“My wife (Brie Bella) is a wrestler, so she is on the ring, and I am just sitting, it is difficult,” Bryan told The Statesman publication in New Delhi. “When I am upset, when I am angry, wrestling was always there as an outlet. … You can call your mom and you can call your sister, but sometimes you just need a physical outlet. I don’t know how to cope with this situation.”
Bryan is continuing to “train really hard to be back to wrestling” while mixing in gardening to keep himself occupied. He noted that he wakes up in the morning thinking about wrestling because it’s how his brain works. It’s become difficult to only be able to think about wrestling the past seven months.
The other side of Bryan’s frustration is feeling like he let down the fans who kept pushing for him to be featured more on WWE TV, leading to his WWE Title victory at WrestleMania 30 last year.
“I think the frustrating part for me with the injuries is feeling like I’ve almost let the fans down, because they’re the ones who pushed me to the super high level,” Bryan told Sportskeeda.com. “They were the ones who, without them, I would’ve never gotten here. They were the ones who wanted it so bad, so it’s almost like, I feel like I let them down.”
Bryan had to wait seven months to get back in the ring after his previous major neck injury in 2014. He built to a ladder match victory at WM31 in 2015, then the concussion ended another run.
Since then, Bryan acknowledged the rise of Seth Rollins, Kevin Owens, and other former independent stand-outs who he is itching to get in the ring with. It’s another source of frustration.
Bryan also acknowledged the issue of WWE talent being over-exposed with three hours of Raw and two hours of Smackdown. Interestingly, he thinks the wrestlers who are handling it the best are the former independent wrestlers.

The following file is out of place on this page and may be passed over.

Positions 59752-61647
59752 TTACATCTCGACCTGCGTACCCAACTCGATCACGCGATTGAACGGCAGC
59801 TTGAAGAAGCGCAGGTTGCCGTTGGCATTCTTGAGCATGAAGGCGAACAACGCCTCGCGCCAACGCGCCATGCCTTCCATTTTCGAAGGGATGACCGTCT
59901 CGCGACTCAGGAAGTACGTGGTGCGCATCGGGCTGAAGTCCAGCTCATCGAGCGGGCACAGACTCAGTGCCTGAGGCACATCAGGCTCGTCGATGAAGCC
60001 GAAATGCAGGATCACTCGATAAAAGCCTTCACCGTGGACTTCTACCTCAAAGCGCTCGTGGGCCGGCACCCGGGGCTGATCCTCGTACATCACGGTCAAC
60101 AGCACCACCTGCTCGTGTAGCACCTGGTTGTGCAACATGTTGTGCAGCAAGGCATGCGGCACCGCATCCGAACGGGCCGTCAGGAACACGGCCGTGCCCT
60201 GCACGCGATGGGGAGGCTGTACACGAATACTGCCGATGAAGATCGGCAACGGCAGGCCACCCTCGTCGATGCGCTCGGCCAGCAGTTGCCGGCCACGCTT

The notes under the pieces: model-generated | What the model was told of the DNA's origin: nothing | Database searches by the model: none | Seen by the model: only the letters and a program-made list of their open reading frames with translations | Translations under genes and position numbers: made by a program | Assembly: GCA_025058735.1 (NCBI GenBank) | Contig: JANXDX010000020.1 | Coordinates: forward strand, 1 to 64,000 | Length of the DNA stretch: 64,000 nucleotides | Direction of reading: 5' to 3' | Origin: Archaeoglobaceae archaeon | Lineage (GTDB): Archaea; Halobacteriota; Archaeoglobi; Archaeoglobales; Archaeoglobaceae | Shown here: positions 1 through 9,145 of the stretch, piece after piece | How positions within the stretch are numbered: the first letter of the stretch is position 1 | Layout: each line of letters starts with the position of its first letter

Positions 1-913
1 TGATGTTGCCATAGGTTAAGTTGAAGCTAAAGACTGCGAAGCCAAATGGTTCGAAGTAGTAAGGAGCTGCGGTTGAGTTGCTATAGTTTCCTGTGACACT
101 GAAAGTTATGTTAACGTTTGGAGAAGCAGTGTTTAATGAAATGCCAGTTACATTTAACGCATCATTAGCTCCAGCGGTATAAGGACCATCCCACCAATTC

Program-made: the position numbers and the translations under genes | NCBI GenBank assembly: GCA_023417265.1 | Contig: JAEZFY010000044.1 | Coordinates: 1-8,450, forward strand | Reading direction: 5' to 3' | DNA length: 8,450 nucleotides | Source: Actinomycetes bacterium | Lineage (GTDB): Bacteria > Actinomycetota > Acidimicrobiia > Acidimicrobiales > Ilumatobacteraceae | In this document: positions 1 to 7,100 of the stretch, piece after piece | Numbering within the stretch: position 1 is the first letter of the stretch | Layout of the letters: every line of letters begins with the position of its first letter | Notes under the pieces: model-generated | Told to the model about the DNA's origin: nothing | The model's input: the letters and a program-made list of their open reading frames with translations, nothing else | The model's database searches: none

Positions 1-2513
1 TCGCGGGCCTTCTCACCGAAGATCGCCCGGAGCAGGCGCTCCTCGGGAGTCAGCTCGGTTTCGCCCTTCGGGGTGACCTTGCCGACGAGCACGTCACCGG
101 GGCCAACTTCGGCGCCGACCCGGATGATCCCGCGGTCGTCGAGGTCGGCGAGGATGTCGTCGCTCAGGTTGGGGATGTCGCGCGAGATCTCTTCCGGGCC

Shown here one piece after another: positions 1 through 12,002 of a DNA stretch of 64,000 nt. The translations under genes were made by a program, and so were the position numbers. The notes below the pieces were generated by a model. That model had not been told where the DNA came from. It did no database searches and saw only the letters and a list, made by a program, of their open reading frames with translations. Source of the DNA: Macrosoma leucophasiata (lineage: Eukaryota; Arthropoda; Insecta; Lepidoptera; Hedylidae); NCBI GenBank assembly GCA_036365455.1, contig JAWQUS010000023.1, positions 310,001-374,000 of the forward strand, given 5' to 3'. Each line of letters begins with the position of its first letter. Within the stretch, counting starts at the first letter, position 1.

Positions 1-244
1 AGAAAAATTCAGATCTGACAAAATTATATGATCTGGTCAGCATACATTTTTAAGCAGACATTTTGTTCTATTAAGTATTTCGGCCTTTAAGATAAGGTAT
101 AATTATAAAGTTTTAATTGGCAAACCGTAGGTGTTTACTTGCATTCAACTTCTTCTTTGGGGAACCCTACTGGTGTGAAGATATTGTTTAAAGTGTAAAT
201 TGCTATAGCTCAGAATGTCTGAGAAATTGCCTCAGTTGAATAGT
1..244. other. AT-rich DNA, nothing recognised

“We have a three-hour Raw and two hour Smackdown, so guys are wrestling long matches on both shows. And who’re going to stand out on that kind of platform? Guys who know how to be different in the ring, who can go out there and wrestle a 10, 12, 15-minute match twice a week, and not have the fans get bored by it,” Bryan told Sportskeeda.
“Because realistically, if you take wrestlers from the previous generations, and if they had wrestled as much on television as we have, they would be over-exposed. But then, you won’t like them as much. That’s one of the biggest battles our generation faces; the previous generations’s battle was getting exposure, trying to get exposure. Now our battle is over-exposure, and those who can handle over-exposure the best are the ones who are popular, and incidentally, people who handle over exposure are the ones who’ve spent years wrestling in all the different places. So they know how to interact with people in different settings, and that kind of stuff. So I think it is natural that the independent stars are the people coming up and doing very well.”
[ FYI: WWE returns to India in mid-January for two live shows in New Delhi. ]